A common man marvels at uncommon things. A wise man marvels at the commonplace. CONFUCIUS

Sunday, 9 January 2011

Walking Pilgrimages (9)

Santiago Cathedral

The idea of pilgrimage is much older than Christianity, but always it has been an expression of the same two main concepts: that of making a pilgrimage by travelling to a specific geographical site, and that of being on a perpetual pilgrimage; the journey that is life itself. Both are the pursuit of a greater good than mere existence, and both involve discomfort and hardship, if not a much overworked word, peril. To view life as a pilgrimage is, in part, a description of life as a result of living it... MARGARET PAWLEY Prayers For Pilgrims


I'm just the latest in a very long tradition of pilgrims, to Rome and many other places, for any of a dozen reasons. My own reason for pilgrimage was gratitude for a favour granted. Those who went before me have all had reasons of their own. We've taken to the road with causes, and results, as varied as our routes. DENNIS LARKIN A Walk To Rome


Pilgrimage, the journey to a distant sacred goal, is found in all the great religions of the world. It is a journey both outwards, to new, strange, dangerous places, and inwards, to spiritual improvement, whether through increased self-knowledge or through the braving of physical dangers. RICHARD BARBER Pilgrimages

Camino, Spain

In Richard Barber's book Pilgrimages he describes many different pilgrimage traditions throughout the world: Jewish, Christian and Moslem pilgrimages to Jerusalem; the Islamic pilgrimage to Mecca; Christian routes to Canterbury and Rome, to Santiago de Compostela in north-west Spain, to Fatima in Portugal, to Lourdes in France, and to many other European shrines; the Hindu pilgrimage to Benares in India; and Buddhist pilgrimages to shrines and stupas in India, China and Tibet. (The Buddha's ashes are distributed among eight different stupas, or dome-shaped cairns, in India.)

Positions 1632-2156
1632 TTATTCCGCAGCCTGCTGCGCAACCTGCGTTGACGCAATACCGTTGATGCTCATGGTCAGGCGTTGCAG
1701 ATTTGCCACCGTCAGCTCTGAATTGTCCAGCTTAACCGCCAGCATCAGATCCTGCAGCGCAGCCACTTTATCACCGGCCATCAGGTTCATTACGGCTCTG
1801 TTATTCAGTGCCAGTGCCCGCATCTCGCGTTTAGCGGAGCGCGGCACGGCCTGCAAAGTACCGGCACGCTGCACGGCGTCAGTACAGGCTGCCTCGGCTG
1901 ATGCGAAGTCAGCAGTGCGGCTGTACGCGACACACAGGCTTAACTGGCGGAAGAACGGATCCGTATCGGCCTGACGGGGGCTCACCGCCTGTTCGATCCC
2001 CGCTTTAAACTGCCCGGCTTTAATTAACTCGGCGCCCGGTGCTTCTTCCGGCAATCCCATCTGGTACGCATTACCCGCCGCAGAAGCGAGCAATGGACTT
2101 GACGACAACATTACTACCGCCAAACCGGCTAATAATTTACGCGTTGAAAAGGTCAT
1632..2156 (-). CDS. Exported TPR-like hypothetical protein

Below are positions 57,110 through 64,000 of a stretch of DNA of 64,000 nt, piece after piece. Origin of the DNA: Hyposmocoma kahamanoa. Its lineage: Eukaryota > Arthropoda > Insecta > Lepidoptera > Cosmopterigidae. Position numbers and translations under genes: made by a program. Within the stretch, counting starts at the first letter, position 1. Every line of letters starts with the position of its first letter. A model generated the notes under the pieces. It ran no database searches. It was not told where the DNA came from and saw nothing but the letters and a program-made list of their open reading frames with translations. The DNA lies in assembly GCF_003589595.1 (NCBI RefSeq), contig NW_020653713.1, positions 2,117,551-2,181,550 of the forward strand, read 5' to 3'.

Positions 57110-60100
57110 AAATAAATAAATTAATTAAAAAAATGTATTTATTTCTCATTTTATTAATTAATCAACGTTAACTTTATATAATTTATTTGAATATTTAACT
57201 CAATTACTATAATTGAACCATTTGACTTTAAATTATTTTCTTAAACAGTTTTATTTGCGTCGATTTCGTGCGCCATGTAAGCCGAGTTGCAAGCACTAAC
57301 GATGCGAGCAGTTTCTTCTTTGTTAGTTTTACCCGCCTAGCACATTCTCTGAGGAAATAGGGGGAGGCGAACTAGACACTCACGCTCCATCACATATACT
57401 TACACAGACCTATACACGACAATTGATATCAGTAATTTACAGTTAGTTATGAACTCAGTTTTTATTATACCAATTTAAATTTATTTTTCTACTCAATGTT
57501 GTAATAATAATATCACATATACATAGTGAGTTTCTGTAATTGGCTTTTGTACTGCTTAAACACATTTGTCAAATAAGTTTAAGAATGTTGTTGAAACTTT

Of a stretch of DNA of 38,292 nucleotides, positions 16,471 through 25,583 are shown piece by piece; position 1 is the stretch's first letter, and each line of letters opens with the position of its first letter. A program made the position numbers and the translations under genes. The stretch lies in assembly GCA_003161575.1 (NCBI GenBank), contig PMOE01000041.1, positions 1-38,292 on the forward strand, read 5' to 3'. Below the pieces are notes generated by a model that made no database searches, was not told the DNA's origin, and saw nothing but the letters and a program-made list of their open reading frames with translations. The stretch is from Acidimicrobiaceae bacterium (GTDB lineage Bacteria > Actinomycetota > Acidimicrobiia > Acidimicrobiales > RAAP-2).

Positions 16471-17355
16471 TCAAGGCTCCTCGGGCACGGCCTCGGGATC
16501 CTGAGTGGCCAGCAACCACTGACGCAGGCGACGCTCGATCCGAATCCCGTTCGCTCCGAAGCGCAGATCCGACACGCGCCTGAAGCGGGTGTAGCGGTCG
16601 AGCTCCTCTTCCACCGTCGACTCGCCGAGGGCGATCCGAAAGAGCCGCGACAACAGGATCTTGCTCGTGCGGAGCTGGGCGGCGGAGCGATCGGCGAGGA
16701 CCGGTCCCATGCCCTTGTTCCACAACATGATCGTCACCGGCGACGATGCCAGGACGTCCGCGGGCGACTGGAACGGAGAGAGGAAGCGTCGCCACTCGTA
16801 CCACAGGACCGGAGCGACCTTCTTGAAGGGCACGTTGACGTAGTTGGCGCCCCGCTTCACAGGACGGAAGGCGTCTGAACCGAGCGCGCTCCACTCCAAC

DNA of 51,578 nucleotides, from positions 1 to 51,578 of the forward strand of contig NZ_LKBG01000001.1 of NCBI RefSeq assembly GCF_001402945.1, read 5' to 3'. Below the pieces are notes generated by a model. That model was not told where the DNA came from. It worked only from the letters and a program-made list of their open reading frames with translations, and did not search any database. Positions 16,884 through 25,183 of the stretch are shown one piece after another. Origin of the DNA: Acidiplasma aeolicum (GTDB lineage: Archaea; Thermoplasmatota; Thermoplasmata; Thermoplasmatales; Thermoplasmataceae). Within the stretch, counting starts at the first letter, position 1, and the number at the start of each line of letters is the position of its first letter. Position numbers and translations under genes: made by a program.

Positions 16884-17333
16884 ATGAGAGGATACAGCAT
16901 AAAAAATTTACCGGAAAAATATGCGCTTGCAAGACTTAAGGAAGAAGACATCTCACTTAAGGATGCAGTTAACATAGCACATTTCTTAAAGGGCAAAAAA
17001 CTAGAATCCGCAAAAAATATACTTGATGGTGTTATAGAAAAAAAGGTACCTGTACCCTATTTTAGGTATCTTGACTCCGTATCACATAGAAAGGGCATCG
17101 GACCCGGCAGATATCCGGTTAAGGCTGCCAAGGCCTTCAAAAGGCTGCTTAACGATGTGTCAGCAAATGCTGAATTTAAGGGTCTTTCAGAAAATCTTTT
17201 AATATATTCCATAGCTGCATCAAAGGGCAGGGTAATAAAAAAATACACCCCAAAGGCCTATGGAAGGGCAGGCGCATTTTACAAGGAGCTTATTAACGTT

Camino, Spain

I myself have trekked three pilgrimage routes: one from Le Puy in France to Santiago in Spain; one from Arles in France to Puente la Reina in Spain; and one from Seville along the Via de la Plata to La Gudina, just short of Santiago. That's a total distance of more than 2000 miles. (Links to these walks are in my sidebar.)

Camino, Spain


George said...

Lovely, Robert. I must confess to a wee bit of envy when I read of your 2,000 miles of camino pilgrimages alone. I must get Barbour's book on pilgrimages; it sounds like a great read. I also love your camino photos, each of which invites one into the distance, much as the pilgrim is invited to the destination (if, indeed, there is one).

Dominic Rivron said...

All these walking posts are making me restless! Took the mother-in-law's dog for a walk across a field today and felt a distinct itch. I feel an expedition coming on...

The Solitary Walker said...

George, I'm a wee bit envious of myself, as I wish I were walking another long stretch of camino right now! Barber's book is OK but nothing special. There are lots of other, great books on pilgrimage around, however. I would really recommend 'On Pilgrimage' by Jennifer Lash - about her own pilgrimage journey taken a few years before her sad death from cancer.

Dominic - another restless blogger! (Are you sure that itch wasn't a flea?)

Ruth said...

There is something very appealing about a pilgrimage. So many miles, the arduous daily routine, the surprises that will come, the daily rewards. The completion. I've taken small vision quests, looking for answers within. Just a couple, and by car and foot. But those are a little different, because there is no destination except the answer.

The Solitary Walker said...

Pilgrimages are in my blood now, Ruth. The more you do, the more you want to do. And, of course, we're on one all the time anyway.